”Water is the true wealth in a dry land; without it, land is worthless or nearly so. And if you control water, you control the land that depends upon it.” (Stegner in Gleick, 1993 a; 9)
World over, the very purpose of a state anchors around two fundamental principles: welfare and security of its people. The very concept of national security cuts across the entire spectrum of security calculus, ranging from food security, human security, physical security and integrity. The basic elements of national power (EoNP) determine the level, scale and direction of the national security of any state. In this context, Pakistan inherently emerging on the global map under a unique environment is a classic example of a security state struggling to measure up to the dictates of security paradigm, courtesy of the ever-growing machinations of hostile India, a perpetually instable Afghanistan and being in the eye of storm of the strategic competing interests of the global powers. Our fragile economy, political instability and inability to harness our resources make it even more uncertain. Hydro politics, a new paradigm in security parlance is fast getting currency, with water security becoming the fundamental element of and a threat to Pakistan’s national security can trigger given the Indian water terrorism in the region.
Pakistan exemplifies a classical mix of both acts of commission and omission in managing its water resources where a country from once a status of water abundant has turned into a water scarce country. Pakistan has faltered in all dimensions of water security, i.e., water management, water conservation, and water storage.
Pakistan’s water woes are due to all-encompassing factors like population explosion, growing energy needs, no addition in storage, continuous wastage of huge quantity of fresh water and, above all, continuously facing the 5th Generation Warfare.
Water! Tour D’Horizon
Partition lines drawn between India and Pakistan were neither politically justified nor ideologically correct leaving major chunk of territories with Indian control along with barrages leaving entire central and southern Punjab waterless. This led to the Indus Waters Treaty denying water of three Eastern Rivers to Pakistan. Two mega dams, Mangla and Tarbela, came as an incentive supported by the World Bank, which are the only storage ever since and perhaps have kept Pakistan afloat economically and ensured food security despite serious shortfalls in governance elsewhere.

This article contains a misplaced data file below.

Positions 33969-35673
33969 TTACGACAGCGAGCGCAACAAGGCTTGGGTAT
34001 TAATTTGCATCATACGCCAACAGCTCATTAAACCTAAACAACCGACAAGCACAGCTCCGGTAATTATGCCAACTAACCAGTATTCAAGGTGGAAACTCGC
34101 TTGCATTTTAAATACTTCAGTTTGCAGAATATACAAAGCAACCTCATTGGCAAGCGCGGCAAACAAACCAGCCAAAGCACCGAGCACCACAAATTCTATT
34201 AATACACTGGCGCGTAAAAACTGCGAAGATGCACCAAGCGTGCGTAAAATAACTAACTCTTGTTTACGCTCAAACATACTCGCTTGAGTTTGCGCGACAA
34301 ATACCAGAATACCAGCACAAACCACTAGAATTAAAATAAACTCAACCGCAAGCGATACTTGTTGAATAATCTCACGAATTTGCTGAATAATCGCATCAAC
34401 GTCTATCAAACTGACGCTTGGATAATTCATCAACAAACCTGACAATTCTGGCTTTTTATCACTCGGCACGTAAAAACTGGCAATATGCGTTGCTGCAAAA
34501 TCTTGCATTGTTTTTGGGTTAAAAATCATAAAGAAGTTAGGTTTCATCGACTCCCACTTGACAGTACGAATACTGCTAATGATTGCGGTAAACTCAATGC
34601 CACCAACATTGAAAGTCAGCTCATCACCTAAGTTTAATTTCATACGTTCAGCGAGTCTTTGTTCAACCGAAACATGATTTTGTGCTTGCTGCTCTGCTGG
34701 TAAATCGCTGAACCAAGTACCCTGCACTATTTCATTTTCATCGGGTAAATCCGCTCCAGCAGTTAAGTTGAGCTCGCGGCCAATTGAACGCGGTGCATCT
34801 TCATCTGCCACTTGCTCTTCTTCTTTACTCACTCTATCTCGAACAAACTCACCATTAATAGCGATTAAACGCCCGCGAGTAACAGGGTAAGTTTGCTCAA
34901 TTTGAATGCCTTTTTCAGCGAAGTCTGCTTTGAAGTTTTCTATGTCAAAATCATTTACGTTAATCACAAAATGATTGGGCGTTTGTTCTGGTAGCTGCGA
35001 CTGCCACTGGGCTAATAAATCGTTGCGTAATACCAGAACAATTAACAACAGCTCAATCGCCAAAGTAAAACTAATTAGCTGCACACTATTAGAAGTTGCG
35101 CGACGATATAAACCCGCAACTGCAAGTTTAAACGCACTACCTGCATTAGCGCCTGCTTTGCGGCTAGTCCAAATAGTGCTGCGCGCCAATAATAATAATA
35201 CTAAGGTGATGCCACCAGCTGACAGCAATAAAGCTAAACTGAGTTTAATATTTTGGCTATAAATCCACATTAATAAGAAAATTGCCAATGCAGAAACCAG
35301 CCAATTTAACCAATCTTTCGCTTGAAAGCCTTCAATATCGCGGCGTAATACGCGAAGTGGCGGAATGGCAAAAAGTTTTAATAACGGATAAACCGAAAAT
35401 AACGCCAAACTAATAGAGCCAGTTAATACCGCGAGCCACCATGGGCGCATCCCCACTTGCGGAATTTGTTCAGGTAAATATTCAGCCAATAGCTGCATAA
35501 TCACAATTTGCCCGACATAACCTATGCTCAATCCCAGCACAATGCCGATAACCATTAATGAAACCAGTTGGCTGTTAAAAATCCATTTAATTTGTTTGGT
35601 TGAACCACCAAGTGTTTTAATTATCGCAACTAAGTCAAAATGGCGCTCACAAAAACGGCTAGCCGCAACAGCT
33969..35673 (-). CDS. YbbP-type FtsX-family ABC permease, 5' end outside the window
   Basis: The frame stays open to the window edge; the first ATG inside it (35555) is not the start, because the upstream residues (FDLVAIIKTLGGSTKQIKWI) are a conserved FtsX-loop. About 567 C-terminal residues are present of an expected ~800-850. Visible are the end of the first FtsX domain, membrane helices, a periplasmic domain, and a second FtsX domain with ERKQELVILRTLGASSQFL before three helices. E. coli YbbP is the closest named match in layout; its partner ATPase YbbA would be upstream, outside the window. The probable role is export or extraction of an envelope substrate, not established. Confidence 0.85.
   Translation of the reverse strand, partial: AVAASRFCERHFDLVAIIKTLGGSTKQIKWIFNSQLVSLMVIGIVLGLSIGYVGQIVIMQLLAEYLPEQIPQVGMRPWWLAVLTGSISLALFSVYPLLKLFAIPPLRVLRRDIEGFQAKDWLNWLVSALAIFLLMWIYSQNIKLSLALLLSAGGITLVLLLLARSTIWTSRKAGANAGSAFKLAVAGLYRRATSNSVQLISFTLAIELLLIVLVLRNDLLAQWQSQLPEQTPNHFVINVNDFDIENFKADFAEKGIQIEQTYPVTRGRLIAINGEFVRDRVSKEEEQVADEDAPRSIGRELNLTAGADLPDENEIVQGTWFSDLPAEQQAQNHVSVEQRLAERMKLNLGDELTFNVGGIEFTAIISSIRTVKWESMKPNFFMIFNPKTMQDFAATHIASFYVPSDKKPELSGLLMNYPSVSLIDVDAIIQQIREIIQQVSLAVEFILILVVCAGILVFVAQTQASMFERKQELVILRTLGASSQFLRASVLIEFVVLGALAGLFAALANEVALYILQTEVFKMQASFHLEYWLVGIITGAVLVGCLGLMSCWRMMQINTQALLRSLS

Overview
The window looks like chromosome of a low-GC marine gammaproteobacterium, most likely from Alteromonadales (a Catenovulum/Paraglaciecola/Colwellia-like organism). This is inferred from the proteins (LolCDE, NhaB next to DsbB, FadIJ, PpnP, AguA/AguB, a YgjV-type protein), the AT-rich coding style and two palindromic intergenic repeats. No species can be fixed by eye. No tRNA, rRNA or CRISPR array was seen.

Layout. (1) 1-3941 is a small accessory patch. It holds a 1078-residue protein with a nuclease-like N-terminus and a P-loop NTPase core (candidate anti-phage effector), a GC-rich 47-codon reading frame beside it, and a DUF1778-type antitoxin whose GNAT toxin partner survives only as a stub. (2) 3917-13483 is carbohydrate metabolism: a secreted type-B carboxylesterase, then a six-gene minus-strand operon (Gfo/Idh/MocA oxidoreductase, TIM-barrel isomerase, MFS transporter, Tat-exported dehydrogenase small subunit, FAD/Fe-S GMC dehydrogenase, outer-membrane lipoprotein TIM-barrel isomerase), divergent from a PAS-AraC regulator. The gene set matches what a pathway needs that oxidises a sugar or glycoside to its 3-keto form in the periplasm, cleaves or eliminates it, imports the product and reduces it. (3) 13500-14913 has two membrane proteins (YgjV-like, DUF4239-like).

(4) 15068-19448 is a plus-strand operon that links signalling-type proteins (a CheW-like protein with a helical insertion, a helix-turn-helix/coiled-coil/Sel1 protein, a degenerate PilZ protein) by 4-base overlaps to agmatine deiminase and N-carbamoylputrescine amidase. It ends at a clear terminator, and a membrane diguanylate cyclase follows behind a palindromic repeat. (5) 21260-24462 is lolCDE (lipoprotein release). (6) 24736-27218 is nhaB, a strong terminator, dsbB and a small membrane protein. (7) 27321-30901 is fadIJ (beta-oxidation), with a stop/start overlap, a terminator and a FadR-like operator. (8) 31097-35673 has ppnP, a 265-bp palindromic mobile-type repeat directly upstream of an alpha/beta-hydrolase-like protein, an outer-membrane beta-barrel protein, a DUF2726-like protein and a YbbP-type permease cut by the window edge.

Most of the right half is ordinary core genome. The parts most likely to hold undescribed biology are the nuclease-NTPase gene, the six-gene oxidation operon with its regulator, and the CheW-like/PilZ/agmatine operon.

While countries like U.S. and China have dams numbering more than 80,000 and India more than 5000, Pakistan is embroiled in discussions about the efficacy of any other mega storage preserving this diminishing commodity. The World Bank recommended Kalabagh as the most feasible project in view of its superior technical profile but it fell prey to our perpetual petty politics, witnessing a decades long slumber on the water resource management. Pakistan has climbed to the embarrassing slot of being amongst a few states which are water scarce and are faced with serious consequences by 2025, which is just around the corner. Some facts that can only be more disturbing are:
▪ Pakistan is one of the most water-stressed countries.
▪ It faces a high-risk water environment.
▪ Annual inflows of around 145 MAF are not likely to expand.
▪ Continuous extraction of ground water is deteriorating aquifers.
▪ Flooding and drought are here to stay.
▪ Pakistan has one of the lowest yield/productions.
▪ Sewerage water treatment is minimum at the level of only 2%.
▪ Project management in Pakistan is marred with issues like inefficiencies, time and cost overrun, land acquisition, litigation and resettlement issues.
▪ Climate change is seriously affecting both the pattern and availability of water.
▪ We have one of the lowest technological interfaces with agriculture.
▪ Political expediency takes precedence over good governance.